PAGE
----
4 FIAT DEBT AS EQUITY 4 securities would have positive market value, and that the value of the outstanding stock would be the expected present value of the future buybacks, discounted at the market stochastic discount factor. What does this thought experiment in equity pricing have to do with the price level? Our hypothetical company is almost perfectly analogous to a government that issues only 5-year bonds as liabilities (no high-powered money), with a fixed nominal interest rate of 15% per annum, while steadily running a fluctuating but positive primary surplus. The return on the company s equity in units of its own stock is fixed at 15%. If alternative investments pay less than 15% in real terms, and if the company s profits available for the repurchase program form a stationary stochastic process, then the company s policies will tend to dilute its stock over time, resulting in a decline in real share value. That is to say, the price level, in units of this company s stock, will rise over time. In just the same way, a government that sets a high nominal interest rate, while maintaining a stationary but positive primary surplus, produces a determinate price level that tends to rise over time (at a rate roughly the difference between its nominal interest rate and the real rate of return on capital.) Of course the consequences for the US economy of inflation or deflation in units of a private company s stock price are much less serious than the consequences of inflation or deflation in dollar units, because the dollar is the unit of account in many implicitly and explicitly intertemporal contracts other than government debt contracts. The point of the comparison to privately issued equity is only to make clear that there is indeed an analogy between private intertemporal budget constraints and the government s when we have both types of entity issuing similar securities ones that make no promise to pay in units other than the security itself, and which therefore have value determined by expectations of the future resources that will be devoted to backing the security. It is therefore privately issued equity, not privately issued dollar debt, that is the closest analogue to publicly issued dollar-denominated debt. 3 III. Implications, Limitations and Extensions of the Analogy between Unindexed Government Debt and Equity The analogy between private equity and public nominal debt is limited by the fact that the objectives of the managers of private firms and of governments are usually not similar. For them to match, the government would have to be maximizing the surplus the tax system can generate to be applied to the personal benefit of those running the stock 3 Cochrane (1999) has also developed the analogy between government nominal liabilities and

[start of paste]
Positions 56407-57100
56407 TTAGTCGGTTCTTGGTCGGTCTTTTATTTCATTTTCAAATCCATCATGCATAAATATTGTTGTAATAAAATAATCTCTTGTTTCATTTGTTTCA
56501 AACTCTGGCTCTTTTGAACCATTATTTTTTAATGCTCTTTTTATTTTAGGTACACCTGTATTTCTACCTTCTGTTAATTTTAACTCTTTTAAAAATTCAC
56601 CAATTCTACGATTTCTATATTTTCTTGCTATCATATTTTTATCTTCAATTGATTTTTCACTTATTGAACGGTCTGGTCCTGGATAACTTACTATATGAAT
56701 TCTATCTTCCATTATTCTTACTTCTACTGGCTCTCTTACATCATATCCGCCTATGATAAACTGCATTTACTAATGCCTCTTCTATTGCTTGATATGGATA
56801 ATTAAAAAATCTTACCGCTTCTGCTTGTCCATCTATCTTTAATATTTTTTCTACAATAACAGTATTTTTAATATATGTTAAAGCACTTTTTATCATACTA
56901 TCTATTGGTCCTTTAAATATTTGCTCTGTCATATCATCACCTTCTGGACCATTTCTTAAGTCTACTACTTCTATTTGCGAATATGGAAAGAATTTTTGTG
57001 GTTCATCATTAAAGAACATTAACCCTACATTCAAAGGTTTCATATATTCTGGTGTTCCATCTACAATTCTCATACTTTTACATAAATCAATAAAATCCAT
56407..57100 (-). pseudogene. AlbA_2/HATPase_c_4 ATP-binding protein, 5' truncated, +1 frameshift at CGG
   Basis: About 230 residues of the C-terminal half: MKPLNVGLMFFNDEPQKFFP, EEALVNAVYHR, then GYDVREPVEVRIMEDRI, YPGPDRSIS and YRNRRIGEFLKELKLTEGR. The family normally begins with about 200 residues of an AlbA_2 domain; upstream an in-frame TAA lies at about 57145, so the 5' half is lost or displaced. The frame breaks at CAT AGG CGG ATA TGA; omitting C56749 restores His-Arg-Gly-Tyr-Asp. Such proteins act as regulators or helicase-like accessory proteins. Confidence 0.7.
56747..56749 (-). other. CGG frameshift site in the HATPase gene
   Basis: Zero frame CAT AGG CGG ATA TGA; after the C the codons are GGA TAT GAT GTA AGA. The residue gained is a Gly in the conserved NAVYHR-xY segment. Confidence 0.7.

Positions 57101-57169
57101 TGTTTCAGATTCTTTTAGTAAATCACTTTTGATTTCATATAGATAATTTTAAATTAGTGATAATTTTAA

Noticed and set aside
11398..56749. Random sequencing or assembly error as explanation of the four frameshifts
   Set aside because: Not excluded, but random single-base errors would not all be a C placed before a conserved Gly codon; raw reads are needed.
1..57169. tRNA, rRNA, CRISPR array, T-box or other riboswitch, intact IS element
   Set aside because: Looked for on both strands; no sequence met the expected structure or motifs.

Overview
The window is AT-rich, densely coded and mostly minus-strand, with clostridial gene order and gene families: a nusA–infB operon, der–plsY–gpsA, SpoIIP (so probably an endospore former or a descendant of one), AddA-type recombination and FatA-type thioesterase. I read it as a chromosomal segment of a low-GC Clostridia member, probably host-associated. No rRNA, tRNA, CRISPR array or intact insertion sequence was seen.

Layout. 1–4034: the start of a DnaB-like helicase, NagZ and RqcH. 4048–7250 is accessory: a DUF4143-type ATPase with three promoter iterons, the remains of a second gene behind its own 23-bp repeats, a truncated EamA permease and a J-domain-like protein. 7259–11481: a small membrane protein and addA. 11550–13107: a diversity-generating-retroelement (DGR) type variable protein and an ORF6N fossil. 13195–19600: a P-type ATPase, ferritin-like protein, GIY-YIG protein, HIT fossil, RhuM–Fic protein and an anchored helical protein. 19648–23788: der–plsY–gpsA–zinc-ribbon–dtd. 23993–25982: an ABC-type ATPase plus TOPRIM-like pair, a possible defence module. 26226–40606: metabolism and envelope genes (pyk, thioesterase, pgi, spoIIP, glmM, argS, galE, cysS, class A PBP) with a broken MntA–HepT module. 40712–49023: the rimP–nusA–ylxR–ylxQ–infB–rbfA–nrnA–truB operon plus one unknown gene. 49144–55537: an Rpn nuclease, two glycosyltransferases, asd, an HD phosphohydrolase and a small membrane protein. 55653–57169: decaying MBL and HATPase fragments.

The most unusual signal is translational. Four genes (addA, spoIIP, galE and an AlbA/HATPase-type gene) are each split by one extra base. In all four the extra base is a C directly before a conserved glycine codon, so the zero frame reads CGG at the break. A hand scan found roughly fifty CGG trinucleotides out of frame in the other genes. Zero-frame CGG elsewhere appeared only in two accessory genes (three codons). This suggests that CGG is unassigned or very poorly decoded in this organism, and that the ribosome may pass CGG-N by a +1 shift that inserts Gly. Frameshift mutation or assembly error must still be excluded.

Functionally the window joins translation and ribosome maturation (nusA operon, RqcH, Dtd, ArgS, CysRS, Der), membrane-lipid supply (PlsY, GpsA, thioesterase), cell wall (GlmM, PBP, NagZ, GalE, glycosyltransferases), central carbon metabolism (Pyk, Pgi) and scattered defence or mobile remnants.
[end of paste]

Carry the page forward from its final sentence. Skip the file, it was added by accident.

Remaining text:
5 FIAT DEBT AS EQUITY 5 government, and the government would have to be securely in place, optimizing over a long time horizon. This seems plausible perhaps only for the case of certain types of colonial governments or stable personal dictatorships. Nonetheless, it may be useful to begin discussion for this case, as it makes the comparison less complicated. Under what circumstances might a fiscal-surplus-maximizing dictator want to issue nominal debt, or instead issue only indexed or foreign-currency ( dollar ) denominated debt? This is almost the same question as, under what circumstances might a privately held firm want to go public, or instead remain privately held and use only debt finance? Consider a proprietor who has risky investment opportunities that he thinks are likely to yield an above-market rate of return. Debt, if it can be issued at near-market rates, is attractive because it leaves more surplus for the proprietor than shares, which would require splitting the surplus with outside investors. Debt is also attractive because, if bankruptcy is a remote possibility, debt is likely not to require detailed scrutiny of operations by outside investors, and because it avoids the continuous market signal about the quality of management and investment prospects provided by a stock price. From the point of view of investors, debt is advantageous because (again assuming that bankruptcy is unlikely) it has low monitoring costs. But of course as the ratio of debt to firm value increases, bankruptcy risk increases. Required rates of return on debt will rise, and further loan finance may even become unavailable. Going public to raise additional equity capital may then be advantageous. By providing a larger capital cushion, it will increase borrowing capacity, and total returns to the original proprietors (if investment opportunities are good enough) will go up, despite their having to be shared with new investors. If we translate these considerations into the context of the fiscal-surplus-maximizing dictator, it helps us see some important functions of nominal debt that might not otherwise be apparent. One is the function of nominal debt as absorber of fiscal risk. Paradoxically, the capacity of a government to borrow abroad in dollars could be enhanced by the presence of substantial outstanding nominal (i.e. domestic-currencydenominated) debt. The optimizing dictator will set taxes and expenditures to optimize the available fiscal surplus. The stream of revenue and expenditures is likely to be subject to unpredictable shocks crop failures, disasters, wars, mineral discoveries, for example. If all debt is in dollars, these disturbances will enforce inefficient adjustment in fiscal parameters to maintain fiscal balance. If instead there is substantial nominal debt outstanding, the disturbances can be absorbed in the value of this debt, with no inefficient adjustment of fiscal parameters. In effect, stability of the real value of dollar debt is guaranteed by the instability of the value of the nominal debt.